Monday, May 20, 2024
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Tale of two Telugu States

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By Kingshuk Nag

Now that the votes have been cast there is a lot of speculation about the results in the first week of June from the two Telugu speaking States of Telangana and Andhra Pradesh. Will the BJP move beyond a few urban parts of Telangana or will the Congress keep its new stronghold? How far will Chandrababu Naidu, now in alliance with the BJP, get with Jagan Reddy’s YSRCP, the BJP’s former ally? The questions surround the fate of 17 Lok Sabha seats in Telangana and 25 in Andhra after old alliances have made way for newly forged ties in a battleground that Andhra Pradesh Chief Minister Jagan Mohan Reddy has described as his “Kurukshetra”. The YSRCP is contesting all 25 Lok Sabha seats and is also battling to retain Andhra where assembly elections are being simultaneously held
The State was bifurcated in 2014 to form Telangana and Andhra Pradesh. For the last ten years the Telangana Rashtra Samiti (TRS) under K Chandrasekhar Rao (KCR) has ruled Telangana. Originally an important member of the Telugu Desam Party (TDP) led by Chandrababu Naidu, KCR rebelled because of his career not advancing rapidly and propagated the Telangana cause. The demand for Telangana has been around since the early 70s. Prime Minister Indira Gandhi had doused the fire by making a Telangana man the chief minister of the integrated State of Andhra Pradesh. This was none other than P V Narasimha Rao who two decades later became the Prime Minister. But the old demand came up once again in the 1990s as locals were troubled by NT Rama Rao’s ideas of ‘Andhrafication’. This meant the import of Andhra culture into Telangana areas. The two areas were different in food habits and local cultures and even how they spoke Telugu.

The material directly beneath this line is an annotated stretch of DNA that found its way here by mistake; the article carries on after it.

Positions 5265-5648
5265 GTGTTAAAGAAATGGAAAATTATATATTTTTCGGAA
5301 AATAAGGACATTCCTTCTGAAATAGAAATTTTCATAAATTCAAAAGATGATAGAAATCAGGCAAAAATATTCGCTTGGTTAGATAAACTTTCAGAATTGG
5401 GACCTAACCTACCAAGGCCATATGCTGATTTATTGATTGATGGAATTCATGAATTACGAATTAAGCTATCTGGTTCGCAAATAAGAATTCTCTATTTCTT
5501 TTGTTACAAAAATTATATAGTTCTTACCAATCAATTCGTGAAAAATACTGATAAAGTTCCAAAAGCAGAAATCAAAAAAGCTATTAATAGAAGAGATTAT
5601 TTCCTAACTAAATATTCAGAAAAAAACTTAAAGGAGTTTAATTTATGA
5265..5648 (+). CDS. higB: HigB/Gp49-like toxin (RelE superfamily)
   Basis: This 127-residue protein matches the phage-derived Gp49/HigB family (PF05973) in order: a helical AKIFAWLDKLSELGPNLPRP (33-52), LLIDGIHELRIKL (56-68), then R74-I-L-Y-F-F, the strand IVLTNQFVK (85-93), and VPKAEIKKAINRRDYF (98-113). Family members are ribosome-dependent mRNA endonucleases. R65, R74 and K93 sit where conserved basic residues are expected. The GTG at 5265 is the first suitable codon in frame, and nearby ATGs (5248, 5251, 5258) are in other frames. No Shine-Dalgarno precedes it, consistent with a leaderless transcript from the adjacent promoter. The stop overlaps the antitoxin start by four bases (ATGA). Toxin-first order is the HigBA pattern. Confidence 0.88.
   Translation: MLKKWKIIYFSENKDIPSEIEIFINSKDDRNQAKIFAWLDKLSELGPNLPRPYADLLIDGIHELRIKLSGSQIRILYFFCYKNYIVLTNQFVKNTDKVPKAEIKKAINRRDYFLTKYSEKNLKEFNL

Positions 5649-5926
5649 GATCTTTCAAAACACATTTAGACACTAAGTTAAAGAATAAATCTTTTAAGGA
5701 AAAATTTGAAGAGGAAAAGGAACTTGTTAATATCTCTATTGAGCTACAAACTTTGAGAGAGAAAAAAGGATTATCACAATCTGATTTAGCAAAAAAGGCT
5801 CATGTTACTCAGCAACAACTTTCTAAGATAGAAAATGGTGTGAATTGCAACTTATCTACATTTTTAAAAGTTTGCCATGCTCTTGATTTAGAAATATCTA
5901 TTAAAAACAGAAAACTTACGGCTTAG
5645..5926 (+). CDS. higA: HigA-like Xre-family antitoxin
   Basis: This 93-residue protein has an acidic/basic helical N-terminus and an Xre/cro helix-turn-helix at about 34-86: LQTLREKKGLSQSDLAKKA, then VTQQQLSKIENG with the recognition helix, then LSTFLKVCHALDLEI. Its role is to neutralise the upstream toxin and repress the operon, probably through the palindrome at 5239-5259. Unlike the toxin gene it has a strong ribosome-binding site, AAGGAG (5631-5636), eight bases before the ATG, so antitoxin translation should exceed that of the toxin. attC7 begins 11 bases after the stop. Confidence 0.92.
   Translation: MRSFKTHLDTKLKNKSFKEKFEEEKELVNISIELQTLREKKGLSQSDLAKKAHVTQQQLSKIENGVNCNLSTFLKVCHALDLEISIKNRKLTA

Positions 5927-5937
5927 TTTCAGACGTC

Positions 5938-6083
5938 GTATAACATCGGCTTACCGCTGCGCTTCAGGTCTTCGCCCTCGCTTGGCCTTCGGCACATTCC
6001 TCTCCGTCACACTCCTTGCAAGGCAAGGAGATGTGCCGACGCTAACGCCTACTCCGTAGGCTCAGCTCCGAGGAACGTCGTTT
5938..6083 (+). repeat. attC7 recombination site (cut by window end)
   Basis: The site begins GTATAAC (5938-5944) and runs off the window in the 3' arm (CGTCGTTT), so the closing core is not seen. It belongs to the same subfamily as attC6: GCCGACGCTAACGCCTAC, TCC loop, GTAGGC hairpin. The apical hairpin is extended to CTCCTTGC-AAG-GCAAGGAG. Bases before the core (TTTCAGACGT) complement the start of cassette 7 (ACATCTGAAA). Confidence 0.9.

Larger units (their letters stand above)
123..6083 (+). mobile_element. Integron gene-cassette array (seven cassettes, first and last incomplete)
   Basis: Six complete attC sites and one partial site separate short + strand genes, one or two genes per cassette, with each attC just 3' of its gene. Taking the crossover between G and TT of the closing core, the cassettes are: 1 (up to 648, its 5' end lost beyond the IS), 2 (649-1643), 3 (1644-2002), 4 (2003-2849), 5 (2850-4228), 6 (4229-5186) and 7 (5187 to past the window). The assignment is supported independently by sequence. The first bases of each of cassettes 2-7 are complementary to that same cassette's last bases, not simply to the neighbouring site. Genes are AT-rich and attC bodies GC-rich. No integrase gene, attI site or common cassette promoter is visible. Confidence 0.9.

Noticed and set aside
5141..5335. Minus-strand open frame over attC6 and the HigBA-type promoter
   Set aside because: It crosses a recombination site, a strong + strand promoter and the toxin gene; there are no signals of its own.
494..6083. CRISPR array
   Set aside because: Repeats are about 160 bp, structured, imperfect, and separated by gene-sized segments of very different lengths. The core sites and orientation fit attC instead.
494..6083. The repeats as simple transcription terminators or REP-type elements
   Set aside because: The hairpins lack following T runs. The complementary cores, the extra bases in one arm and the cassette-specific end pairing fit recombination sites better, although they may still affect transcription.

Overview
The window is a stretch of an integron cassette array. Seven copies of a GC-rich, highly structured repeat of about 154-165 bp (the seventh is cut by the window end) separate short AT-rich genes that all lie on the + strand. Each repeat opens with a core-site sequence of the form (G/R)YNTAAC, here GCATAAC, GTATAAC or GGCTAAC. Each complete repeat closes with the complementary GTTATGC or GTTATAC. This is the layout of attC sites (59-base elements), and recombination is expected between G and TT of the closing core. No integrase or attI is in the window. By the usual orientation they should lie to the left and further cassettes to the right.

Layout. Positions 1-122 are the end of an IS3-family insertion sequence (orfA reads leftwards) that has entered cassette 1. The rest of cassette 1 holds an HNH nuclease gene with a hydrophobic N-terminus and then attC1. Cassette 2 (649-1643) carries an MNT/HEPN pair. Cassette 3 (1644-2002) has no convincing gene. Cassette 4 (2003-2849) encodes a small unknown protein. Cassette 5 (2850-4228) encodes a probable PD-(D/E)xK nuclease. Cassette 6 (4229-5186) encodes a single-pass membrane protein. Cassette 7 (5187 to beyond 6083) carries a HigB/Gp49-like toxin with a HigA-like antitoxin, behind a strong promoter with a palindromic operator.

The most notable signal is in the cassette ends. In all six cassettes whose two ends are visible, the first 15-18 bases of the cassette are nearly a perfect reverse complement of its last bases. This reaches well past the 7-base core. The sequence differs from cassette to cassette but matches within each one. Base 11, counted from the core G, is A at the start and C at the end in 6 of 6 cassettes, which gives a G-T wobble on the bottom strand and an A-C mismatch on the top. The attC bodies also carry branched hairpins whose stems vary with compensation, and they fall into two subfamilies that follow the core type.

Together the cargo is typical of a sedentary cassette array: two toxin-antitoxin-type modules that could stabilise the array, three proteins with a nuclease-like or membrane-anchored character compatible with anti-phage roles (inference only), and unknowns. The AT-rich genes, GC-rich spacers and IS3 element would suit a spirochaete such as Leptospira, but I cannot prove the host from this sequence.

KCR’s plan for Telangana was successful because he was supported by the Congress party then the principal opposition in the State. The Congress allowed the creation of the new State and tied up with the TRS under KCR to consolidate their political position against Chandrababu Naidu who was part of the BJP led National Democratic Alliance (NDA). But KCR even as he made of a show of aligning with the Congress ditched the party in the elections that followed the creation of Telangana in 2014. Incidentally KCR had successfully lobbied with the public to show he was the sole creator of Telangana and champion of its cause as he had fought hard for this including a fast unto death. He took advantage of the sentiment, winning 63 seats of the total 119 seats. The Congress party came a poor second with 21 seats. He won again in 2019.
Once in power, KCR converted the Telangana government into his personal fiefdom ruling the State with son K T Rama Rao and nephew Harish Rao as important ministers. His daughter K Kavita became an MP and played a key role. Many of his ministers and important leaders were from his own Velama caste. A prosperous caste, the Velamas are not numerous. Even Velama businessmen were promoted. In his battle for Telangana, large sections of civil society had supported KCR. But once in power KCR cut himself off from these sections, losing his support base without realising it. Hyderabad State of the Nizams- part of which was taken over by Telangana state – was a feudal non democratic state in its heydays. Though independent India was a democratic State, the nature and work ethics of the people had not changed. It seems that KCR thought he could effectively rule the State by behaving like a prince, distant from the people. But the new State required huge resources. How would Telangana get this? His son K T Rama Rao came up with the plan to intensify the commercialisation of Hyderabad. He stated so in 2014 when asked how he would find resources for the newly created State. “We will expand Hyderabad so much that it – in a way – covers the entire State,” he said.